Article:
U.S. plans to deploy nuclear-capable B-52 bombers to Australian Nuclear Horn: Daniel 7

FILE PHOTO: A B-52 Stratofortress, flown by Capt. Will Byers and Maj. Tom Aranda, prepares for refueling over Afghanistan during a close-air-support mission
FILE PHOTO: A B-52 Stratofortress, flown by Capt. Will Byers and Maj. Tom Aranda, prepares for refueling over Afghanistan during a close-air-support mission in this undated handout photo. U.S. Air Force/Master Sgt. Lance Cheung/Handout via REUTERS ATTENTION EDITORS – THIS IMAGE HAS BEEN SUPPLIED BY A THIRD PARTY. To match Special Report USA-CHINA/BOMBERS/File Photo  Photo: Reuters/U.S. Air Force

World

U.S. plans to deploy nuclear-capable B-52 bombers to Australia’s north: report

Oct. 31  01:30 pm JST  55 CommentsBy Renju Jose and Lewis JacksonSYDNEY

The United States is planning to deploy up to six nuclear-capable B-52 bombers to an air base in northern Australia, a source familiar with the matter said on Monday, amid heightened tensions with Beijing.

Dedicated facilities for the bombers will be set up at the Australian air force’s remote Tindal base, about 300 km south of Darwin, the capital of Australia’s Northern territory, said the source, who declined to be identified because they are not authorized to speak publicly on the issue.

The development was first reported by the Australian Broadcasting Corp (ABC)’s “Four Corners” program, citing U.S. documents.

Prime Minister Anthony Albanese said Australia engages with the United States on defense alliances “from time to time.”

“There are visits, of course, to Australia, including in Darwin, that has U.S. Marines, of course, on a rotating basis stationed there,” Albanese said during a media conference.

Australia’s Northern Territory is already host to frequent military collaborations with the United States. Thousands of U.S. Marines rotate through the territory annually for training and joint exercises, started under President Barack Obama.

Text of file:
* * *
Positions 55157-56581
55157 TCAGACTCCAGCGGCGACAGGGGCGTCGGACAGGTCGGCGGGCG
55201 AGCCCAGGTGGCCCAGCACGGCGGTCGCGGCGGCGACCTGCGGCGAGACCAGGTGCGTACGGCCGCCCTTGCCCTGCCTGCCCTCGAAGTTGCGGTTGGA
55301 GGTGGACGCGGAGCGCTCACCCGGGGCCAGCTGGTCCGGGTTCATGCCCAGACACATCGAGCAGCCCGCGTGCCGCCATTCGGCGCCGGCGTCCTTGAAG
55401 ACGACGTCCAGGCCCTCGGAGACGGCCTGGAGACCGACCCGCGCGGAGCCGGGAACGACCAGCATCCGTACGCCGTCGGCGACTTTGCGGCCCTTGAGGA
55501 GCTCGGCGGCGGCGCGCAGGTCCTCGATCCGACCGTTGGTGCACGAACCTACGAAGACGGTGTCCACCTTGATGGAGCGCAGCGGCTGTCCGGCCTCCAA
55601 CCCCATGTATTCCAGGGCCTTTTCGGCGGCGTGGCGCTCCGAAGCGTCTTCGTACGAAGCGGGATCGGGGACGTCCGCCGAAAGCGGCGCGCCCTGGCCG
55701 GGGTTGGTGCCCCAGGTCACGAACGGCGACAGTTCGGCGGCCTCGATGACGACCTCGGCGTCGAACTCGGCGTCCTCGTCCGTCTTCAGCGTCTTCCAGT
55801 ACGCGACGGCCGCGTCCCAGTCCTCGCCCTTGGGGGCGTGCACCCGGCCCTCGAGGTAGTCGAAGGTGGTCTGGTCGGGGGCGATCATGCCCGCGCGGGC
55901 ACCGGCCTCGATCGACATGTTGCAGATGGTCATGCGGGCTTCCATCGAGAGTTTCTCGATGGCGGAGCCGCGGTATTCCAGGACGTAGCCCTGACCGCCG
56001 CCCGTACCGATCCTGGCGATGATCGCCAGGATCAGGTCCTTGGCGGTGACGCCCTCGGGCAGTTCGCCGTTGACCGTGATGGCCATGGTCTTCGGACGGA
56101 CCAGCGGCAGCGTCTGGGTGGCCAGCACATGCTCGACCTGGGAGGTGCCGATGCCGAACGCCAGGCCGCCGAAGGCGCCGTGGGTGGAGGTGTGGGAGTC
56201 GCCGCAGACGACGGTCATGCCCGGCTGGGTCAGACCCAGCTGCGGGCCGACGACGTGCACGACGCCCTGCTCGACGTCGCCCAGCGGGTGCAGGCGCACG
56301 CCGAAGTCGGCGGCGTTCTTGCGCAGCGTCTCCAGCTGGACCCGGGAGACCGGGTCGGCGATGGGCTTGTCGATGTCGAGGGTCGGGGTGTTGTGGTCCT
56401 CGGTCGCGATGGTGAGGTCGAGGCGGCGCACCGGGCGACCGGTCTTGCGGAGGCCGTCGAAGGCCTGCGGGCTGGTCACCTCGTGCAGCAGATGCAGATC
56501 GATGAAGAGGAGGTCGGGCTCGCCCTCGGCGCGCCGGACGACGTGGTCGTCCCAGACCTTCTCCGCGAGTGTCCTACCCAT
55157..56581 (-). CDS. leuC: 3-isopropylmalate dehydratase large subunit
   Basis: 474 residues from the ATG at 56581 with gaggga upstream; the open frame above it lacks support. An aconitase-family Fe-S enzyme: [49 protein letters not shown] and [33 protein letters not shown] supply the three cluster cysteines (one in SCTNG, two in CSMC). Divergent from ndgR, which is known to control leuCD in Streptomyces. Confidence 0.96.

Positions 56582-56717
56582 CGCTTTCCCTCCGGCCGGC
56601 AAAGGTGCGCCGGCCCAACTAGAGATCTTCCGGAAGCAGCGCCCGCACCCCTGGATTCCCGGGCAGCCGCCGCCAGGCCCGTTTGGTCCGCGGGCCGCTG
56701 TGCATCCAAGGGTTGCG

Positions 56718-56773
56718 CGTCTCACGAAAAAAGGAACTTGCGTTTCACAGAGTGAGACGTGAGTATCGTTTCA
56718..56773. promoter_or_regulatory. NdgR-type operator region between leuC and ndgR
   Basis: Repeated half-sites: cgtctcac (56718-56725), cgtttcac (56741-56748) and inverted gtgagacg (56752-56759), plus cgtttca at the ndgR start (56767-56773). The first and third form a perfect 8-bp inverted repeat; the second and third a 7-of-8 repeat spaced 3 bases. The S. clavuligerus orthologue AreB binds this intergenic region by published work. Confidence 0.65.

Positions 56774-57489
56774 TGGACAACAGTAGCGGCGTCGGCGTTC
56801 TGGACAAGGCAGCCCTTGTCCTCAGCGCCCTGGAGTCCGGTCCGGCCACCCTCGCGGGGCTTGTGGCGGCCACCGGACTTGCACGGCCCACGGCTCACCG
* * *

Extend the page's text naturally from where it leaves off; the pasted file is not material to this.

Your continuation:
Australian Defense Minister Richard Marles’ office declined to comment.

The United States has drawn up detailed plans for what it calls a “squadron operations facility” for use during the Northern Territory dry season, an adjoining maintenance centre and a parking area for the B-52s, the ABC report said.

The ability to deploy the long-range bombers to Australia sends a strong message to adversaries about Washington’s ability to project air power, the U.S. Air Force was quoted as saying in the report.

Last year, the United States, Britain and Australia created a security deal that will provide Australia with the technology to deploy nuclear-powered submarines, riling China.

Putting B-52s, which have a combat range of about 14,000 km, in Australia will be a warning to Beijing, as fears grow about an assault on Taiwan, Becca Wasser, senior fellow at the Washington, D.C.-based Centre for a New American Security, told the ABC.

This year, the U.S. deployed four B-52s to its Andersen Air Force base in Guam.

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